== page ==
Hanover County Criminal Court hears all criminal cases in Hanover County. Below you will find specific information about criminal cases and how they are handled in Hanover County.
Who can help me in Hanover County?
For general information about your case the Hanover County court clerk will be able to provide legal information about your specific criminal case. Legal information is not legal advice though, the court clerk will only be able to provide information about your case, like date/time of hearings what will occur at the hearing and what you may be required to do in the hearing. They cannot provide advice about what you should do or what the best legal options may be for your particular case. Only an attorney can provide legal advice and this is your best place for information about your specific criminal proceeding. If you cannot afford to hire a private attorney to represent you, a judge will appoint an attorney to represent you, this is most often a public defender.
Hanover County Criminal Court locations
Criminal proceedings take place in the Hanover County Criminal Courts. A list of the criminal courts are located here.
What is a Plea Agreement?
A plea agreement is a deal made between the prosecution and the defendant in a case, where the defendant agrees to plea guilty to a particular charge in exchange for some concession from the prosecutor. In practice, more than 90% of criminal cases end with a plea agreement.
Hanover County Arraignments
An arraignment is a court hearing. In Hanover County this is the first thing that will happen in a criminal case. The defendant will be brought before a judge in Hanover County Criminal Court and the judge will read the charges that were filed against the defendant. The judge will also read the rights the defendant has and ask the defendant if they understand both the charges filed against them and their rights as a defendant in the case. In Hanover County a plea of Guilty, Not Guilty or No Contest may be entered. In a guilty or no contest plea the sentencing of the defendant may take place at the same arraignment hearing or a later date may be scheduled for sentencing. For a not guilty plea, a date will be set for a trial.
Jury by Trial Right
The US Constitution (Article 3 along with the 6th Amendment) ensures an accused defendant the right to a jury trial. This applies to crimes that have a $500 fine or a potential sentence of six months in jail (aka Serious Crimes). This right to trial by jury can also be waived by a defendant.
Burden of Proof
The burden of proof is always on the prosecution in a criminal trial. In other words, the prosecution has to prove beyond a reasonable doubt that the defendant committed the crime. The defense must only prove that there is a reasonable possibility that the defendant did NOT commit the crime. If the prosecution cannot prove that the defendant committed the crime beyond a reasonable doubt, the jury will be instructed to find the defendant not-guilty.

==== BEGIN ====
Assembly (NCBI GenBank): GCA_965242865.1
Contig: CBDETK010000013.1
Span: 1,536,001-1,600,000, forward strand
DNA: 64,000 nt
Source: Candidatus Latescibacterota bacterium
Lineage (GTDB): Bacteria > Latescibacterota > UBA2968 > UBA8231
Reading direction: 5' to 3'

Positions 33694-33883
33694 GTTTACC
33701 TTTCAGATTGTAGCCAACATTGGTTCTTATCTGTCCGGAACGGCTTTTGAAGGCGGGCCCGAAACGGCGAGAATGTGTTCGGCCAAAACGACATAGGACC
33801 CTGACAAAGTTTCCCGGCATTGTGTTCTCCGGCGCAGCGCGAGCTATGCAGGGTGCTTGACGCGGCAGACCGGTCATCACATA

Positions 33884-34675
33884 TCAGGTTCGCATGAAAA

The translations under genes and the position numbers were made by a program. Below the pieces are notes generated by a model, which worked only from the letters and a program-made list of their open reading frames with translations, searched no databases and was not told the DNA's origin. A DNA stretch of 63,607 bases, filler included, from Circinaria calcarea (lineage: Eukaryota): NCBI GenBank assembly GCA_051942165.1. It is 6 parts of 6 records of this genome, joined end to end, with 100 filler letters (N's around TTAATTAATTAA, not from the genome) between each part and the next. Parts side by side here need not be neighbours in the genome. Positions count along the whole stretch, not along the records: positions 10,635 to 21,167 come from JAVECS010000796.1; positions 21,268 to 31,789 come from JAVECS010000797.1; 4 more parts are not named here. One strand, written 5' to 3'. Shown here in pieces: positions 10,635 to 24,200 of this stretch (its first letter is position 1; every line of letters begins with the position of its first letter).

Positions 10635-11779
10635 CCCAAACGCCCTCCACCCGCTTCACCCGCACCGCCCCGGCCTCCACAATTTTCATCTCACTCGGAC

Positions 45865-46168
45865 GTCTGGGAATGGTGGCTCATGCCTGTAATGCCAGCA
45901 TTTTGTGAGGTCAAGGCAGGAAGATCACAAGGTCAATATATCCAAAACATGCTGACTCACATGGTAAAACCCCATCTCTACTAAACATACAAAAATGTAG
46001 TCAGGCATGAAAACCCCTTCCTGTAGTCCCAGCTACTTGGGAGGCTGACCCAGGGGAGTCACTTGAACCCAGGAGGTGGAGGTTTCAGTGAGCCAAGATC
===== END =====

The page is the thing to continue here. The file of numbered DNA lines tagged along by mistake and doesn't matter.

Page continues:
If guilty, who sentences the defendant?
If the defendant is found guilty after the trial, the defendent will be sentenced. In some cases, this can occur at the same hearing the defendant is found guilty in court, in other cases a separate hearing will be required. Often the prosecution will request a particular sentence for the defendant and the judge will determine whether to enforce this sentence or impose a different sentence for the defendant.
Can I appeal a guilty verdict?
If found guilty, a defendant may decide to appeal his case to an appelate court. The appellate court will not retry the case, they will examine the proceedings in the lower court to make sure they were done in a legal manner. The appellate court can either uphold the original conviction, or determine that due to errors made in the original trial, that there must be a retrial, resentencing or a complete dismissal of the charges.
What if I can’t afford an attorney?
The 6th Amendment guarantees you the right to an attorney whether or not you can afford one. If you cannot afford one, a public defender will be appointed by the court to represent you.
Prosecutor in Hanover County
In Hanover County, the prosecutor is an attorney representing Hanover County. In some cases, the prosecutor may actually represent Virginia. For the most part, the prosecutor in Hanover County has discretion to both decide whether to file charges and also negotiate a potential plea deal with the defendant.
Required Court Appearances in Hanover County
Any required court appearances in Hanover County Criminal Court must be attended by the defendant. Failure to appear in court at your required date and time may result in the judge issuing an arrest warrant.
What is Jury Deliberation?
After both the prosecution and defense have presented their cases, the judge in the case will provide instructions to the jury about what they must decide. The jury will be dismissed to the jury room where they will deliberate about the guilt or innocence of the defendant. After reaching a unaminous decision, they return their decision to the court where it is read aloud in the courtroom. If the jury is unable to reach a unaminous decision, the jury is deadlocked, also known as a hung jury, in which a mistrial will be declared.
Hanover County Criminal Court Locations
Hanover County Circuit Court – 15th Judicial Circuit
Address: 7507 Library Dr, PO Box 39, Hanover VA 23069
Hanover County General District Court – 15th Judicial District
Address: 7515 Library Dr, PO Box 176, Hanover VA 23069
Phone: 804-365-6457 (Civil) Fax; 804-365-6436
Hanover County Juvenile and Domestic Relations District Court
Address: 7515 Library Dr, PO Box 86, Hanover VA 23069
Phone: 804-365-6200 Fax: 804-365-6246